Better quality tickets

Each function must persuade every other function that their ticket is most important or at least more important than another team’s request. This process organically biases each request to be well thought out and clearly articulated because when CustOps needs to convince a room full of non-CustOps folks that their Zendesk integration should be prioritized, it is in their best interest to have more than a one line ticket description. Usually the more well formulated the ticket and the better it aligns with organizational priorities, the more likely it will get prioritized. This nudges Data team tickets to be more valuable and easier to understand, minimizing (but not eliminating of course) the potential for back and forth later in the sprint. As a bonus, the onus of figuring out if a request is valuable or not is no longer on the Data team, easing some pressure from the sprint planning meeting.

Appreciation for the Data Team

Stakeholders attending the prioritization meeting for the first time get an eye-opening glimpse into how much the Data team does. Marketing may not have considered Analysts need to think about the data warehouse infrastructure as well as statistical assumptions involved in an A/B test as well as considering the value of Brand vs. Direct marketing. And of course, Data usually has to help Finance with all kinds of work. Because Data cuts horizontally across an organization, the breadth of work that falls in Data’s scope can be surprising for stakeholders who are used to focusing on a slice of the organization.

It gets more efficient

Adding another meeting to everyone’s already busy schedule is the last thing anyone wants. However the prioritization meeting often runs very quickly after a few iterations and with a competent meeting facilitator. Our prioritization meetings, for example, typically run under 30 minutes. The more exposure teams have to each other, the easier it is to understand how to efficiently prioritize requests. Stakeholders are incentivized to pick their battles. And in practice since the top few requests are likely to be worked on, those tickets that fall beneath the “will probably work on” threshold are for the most part lower priority anyway, and hence subject to less vigorous debate.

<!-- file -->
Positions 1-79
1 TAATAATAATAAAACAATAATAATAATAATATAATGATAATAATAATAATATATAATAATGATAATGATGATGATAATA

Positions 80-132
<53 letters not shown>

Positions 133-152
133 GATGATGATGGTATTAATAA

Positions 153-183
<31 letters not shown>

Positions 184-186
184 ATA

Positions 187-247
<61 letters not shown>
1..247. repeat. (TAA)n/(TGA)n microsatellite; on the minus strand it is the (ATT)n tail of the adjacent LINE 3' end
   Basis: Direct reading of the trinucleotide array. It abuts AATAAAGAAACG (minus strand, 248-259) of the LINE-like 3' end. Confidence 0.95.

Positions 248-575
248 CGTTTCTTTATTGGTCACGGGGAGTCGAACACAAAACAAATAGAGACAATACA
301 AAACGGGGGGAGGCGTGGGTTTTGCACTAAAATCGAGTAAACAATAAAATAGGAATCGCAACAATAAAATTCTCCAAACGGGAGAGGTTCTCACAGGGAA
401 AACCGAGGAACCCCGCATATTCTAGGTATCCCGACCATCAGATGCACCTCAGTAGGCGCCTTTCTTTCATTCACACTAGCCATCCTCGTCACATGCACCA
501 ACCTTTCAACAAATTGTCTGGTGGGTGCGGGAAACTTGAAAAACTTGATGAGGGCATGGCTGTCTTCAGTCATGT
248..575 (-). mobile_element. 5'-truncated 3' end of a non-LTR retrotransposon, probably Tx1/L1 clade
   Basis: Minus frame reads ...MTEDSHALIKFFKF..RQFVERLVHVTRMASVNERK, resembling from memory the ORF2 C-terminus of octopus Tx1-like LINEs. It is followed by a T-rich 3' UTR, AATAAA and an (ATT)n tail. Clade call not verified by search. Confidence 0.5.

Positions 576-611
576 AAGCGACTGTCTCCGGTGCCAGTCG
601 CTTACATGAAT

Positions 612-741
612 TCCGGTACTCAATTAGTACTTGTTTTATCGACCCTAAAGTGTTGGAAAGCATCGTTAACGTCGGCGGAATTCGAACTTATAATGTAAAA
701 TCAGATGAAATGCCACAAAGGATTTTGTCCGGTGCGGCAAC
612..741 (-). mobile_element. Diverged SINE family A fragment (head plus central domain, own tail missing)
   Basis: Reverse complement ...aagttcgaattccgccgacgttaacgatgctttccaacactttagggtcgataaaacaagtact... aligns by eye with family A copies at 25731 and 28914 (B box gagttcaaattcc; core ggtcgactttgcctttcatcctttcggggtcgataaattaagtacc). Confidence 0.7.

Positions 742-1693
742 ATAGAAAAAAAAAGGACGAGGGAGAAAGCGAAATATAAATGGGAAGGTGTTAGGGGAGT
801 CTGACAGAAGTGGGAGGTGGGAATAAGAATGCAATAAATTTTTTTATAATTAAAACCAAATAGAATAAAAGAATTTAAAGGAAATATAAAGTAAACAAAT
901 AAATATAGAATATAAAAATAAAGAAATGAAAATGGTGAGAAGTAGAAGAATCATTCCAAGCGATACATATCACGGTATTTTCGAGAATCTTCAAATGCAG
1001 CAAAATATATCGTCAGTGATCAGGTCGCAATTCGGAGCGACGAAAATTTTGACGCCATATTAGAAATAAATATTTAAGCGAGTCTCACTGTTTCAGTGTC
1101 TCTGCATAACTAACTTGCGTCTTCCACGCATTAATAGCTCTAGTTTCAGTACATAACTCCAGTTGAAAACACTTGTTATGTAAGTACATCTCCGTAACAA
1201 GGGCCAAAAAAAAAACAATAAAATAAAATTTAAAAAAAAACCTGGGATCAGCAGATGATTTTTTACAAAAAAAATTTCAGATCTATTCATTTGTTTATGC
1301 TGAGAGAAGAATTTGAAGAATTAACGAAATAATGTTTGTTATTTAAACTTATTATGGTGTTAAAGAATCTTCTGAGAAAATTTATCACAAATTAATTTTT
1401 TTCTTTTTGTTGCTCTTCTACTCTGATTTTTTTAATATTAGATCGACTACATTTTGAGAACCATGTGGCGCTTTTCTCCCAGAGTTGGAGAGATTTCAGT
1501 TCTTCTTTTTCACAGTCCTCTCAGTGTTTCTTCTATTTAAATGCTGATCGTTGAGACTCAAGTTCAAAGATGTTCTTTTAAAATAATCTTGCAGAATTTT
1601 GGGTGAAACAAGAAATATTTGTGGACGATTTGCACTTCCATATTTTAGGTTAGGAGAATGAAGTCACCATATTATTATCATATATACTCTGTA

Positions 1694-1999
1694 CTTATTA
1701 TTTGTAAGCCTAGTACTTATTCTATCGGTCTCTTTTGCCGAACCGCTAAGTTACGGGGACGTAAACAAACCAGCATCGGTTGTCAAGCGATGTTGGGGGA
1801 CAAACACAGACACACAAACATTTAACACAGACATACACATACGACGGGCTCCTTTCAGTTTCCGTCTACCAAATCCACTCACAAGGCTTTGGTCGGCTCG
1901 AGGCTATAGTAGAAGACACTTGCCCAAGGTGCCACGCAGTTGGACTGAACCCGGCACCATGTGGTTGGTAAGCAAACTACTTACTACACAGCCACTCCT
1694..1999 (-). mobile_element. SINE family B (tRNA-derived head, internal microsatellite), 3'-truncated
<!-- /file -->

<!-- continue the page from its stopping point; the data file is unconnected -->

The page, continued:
No promises

Finally the beauty of the meeting is no promises are made except that the Data team will consider working on the requests in the order specified. During sprint planning it may be decided that:

  • Certain tickets are ill-defined or are technically infeasible
  • Internal Data team work is prioritized above the business’ requests
  • Due to resource constraints not all prioritized tickets will be worked on

This flexibility allows the Data team to not be completely beholden to the business. If a prioritized ticket gets deprioritized during sprint planning, it simply moves to the top of the queue for consideration in the next prioritization meeting. In these cases there is a burden on the Data team to provide clear communication identifying which tickets made it into the upcoming sprint and which tickets did not. The prioritization meeting therefore is not destiny, but instead a guide ensuring that Data’s work is aligned with the organization’s.

Does it scale?

In my experience prioritization meeting works well when there are fewer than 8 active stakeholders in the room. Of course your mileage may vary. Data is there to help facilitate the conversation and chime in with technical thoughts on implementation, potentially opining on how difficult or simple a stakeholder task is. But what happens when an organization has 100’s of Data stakeholders? In my estimation nothing changes except the scope of the meeting. You can have a Marketing<>Data prioritization meeting, a Product<>Data prioritization meeting, and so on. And perhaps there is a higher level prioritization meeting with the heads of each function, playing a similar role as a scrum of scrums. This meeting would occur with less frequency, say monthly, instead of each sprint. But the process and benefits remain the same. This meeting scales.

Now, prioritize!

Agile doesn’t necessarily work for every Data team, and each team should be free to amend Agile philosophy to fit their needs. Having said that, in this post I showed that through setting expectations, aligning with organizational priorities, and helping to ensure high quality stakeholder requests, the sprint prioritization meeting is a valuable tool in almost any Data team’s project and team management repertoire.

Ilan is VP of Data & Analytics at Brooklyn Data Co., leading the Healthcare and Life Science Practice. He loves thinking about numbers, musing philosophically and mapping optimal bike routes around the city. When he isn’t over-analyzing, he’s running around Prospect Park with his boys.